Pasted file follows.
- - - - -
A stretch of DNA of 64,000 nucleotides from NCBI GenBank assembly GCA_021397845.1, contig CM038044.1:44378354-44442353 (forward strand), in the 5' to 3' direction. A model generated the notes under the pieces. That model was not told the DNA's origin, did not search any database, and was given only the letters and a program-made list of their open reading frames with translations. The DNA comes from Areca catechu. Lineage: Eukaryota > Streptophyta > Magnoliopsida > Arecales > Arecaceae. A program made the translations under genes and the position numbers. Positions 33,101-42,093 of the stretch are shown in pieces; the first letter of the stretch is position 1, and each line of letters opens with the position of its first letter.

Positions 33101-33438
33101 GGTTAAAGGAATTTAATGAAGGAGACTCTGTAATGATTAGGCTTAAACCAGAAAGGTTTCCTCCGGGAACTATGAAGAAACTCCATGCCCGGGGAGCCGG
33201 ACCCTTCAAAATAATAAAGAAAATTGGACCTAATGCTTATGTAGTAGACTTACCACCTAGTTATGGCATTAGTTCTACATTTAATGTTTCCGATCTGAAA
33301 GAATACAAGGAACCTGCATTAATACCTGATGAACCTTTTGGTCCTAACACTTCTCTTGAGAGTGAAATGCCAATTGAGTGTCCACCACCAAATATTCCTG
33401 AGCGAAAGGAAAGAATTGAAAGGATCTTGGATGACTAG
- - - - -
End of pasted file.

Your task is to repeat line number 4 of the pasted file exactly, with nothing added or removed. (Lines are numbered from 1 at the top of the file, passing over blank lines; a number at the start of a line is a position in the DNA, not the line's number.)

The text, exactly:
33201 ACCCTTCAAAATAATAAAGAAAATTGGACCTAATGCTTATGTAGTAGACTTACCACCTAGTTATGGCATTAGTTCTACATTTAATGTTTCCGATCTGAAA